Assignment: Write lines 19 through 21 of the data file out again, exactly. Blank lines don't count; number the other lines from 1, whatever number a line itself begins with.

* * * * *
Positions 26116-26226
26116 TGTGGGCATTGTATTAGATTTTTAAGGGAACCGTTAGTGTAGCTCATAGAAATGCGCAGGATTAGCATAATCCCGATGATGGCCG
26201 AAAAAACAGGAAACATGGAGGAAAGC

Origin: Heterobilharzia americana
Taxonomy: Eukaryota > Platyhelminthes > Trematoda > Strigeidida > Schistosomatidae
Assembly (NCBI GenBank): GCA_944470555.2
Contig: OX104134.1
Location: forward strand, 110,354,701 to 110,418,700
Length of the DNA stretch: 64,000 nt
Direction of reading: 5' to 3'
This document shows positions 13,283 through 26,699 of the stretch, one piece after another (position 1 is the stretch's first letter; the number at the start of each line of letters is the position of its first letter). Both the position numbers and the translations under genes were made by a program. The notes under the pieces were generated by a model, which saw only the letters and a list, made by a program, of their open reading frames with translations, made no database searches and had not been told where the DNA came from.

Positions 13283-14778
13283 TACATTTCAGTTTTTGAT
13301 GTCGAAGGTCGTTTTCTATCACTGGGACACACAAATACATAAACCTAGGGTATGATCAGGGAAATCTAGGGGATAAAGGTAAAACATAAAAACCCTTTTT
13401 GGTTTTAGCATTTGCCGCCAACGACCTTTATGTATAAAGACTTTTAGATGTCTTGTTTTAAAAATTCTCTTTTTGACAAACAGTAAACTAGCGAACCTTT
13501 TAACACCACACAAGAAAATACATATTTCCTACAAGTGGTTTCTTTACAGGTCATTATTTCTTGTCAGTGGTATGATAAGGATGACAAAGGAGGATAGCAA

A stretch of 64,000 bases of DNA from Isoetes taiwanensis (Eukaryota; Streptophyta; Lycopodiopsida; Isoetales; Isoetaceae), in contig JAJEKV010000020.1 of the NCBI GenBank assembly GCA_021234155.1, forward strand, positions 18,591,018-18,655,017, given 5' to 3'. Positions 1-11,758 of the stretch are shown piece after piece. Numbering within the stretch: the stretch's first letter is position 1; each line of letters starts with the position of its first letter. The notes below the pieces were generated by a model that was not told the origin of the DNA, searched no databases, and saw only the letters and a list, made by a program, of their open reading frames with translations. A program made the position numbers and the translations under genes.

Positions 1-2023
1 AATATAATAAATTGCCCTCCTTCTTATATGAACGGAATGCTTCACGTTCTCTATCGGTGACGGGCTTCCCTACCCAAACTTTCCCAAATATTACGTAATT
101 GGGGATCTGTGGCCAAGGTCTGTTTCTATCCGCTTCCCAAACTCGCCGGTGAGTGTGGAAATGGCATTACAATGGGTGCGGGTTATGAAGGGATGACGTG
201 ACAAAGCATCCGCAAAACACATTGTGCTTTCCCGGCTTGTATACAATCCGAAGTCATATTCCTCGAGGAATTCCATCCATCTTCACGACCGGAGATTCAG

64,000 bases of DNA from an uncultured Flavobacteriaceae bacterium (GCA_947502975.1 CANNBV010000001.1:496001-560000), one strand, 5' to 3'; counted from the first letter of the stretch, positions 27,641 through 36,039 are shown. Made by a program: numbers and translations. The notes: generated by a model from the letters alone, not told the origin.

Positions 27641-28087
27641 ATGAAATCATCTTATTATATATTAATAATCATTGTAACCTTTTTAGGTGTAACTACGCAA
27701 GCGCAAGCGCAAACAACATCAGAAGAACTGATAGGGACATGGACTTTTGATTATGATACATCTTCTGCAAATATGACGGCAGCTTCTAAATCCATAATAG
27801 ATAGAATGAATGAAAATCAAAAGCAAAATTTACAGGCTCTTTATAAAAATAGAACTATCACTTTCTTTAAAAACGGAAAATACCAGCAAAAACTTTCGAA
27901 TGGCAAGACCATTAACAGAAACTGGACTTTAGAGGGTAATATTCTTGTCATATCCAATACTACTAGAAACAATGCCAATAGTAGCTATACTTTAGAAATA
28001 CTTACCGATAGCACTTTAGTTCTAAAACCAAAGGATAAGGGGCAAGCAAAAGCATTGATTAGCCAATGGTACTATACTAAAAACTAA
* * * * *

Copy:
1 AATATAATAAATTGCCCTCCTTCTTATATGAACGGAATGCTTCACGTTCTCTATCGGTGACGGGCTTCCCTACCCAAACTTTCCCAAATATTACGTAATT
101 GGGGATCTGTGGCCAAGGTCTGTTTCTATCCGCTTCCCAAACTCGCCGGTGAGTGTGGAAATGGCATTACAATGGGTGCGGGTTATGAAGGGATGACGTG
201 ACAAAGCATCCGCAAAACACATTGTGCTTTCCCGGCTTGTATACAATCCGAAGTCATATTCCTCGAGGAATTCCATCCATCTTCACGACCGGAGATTCAG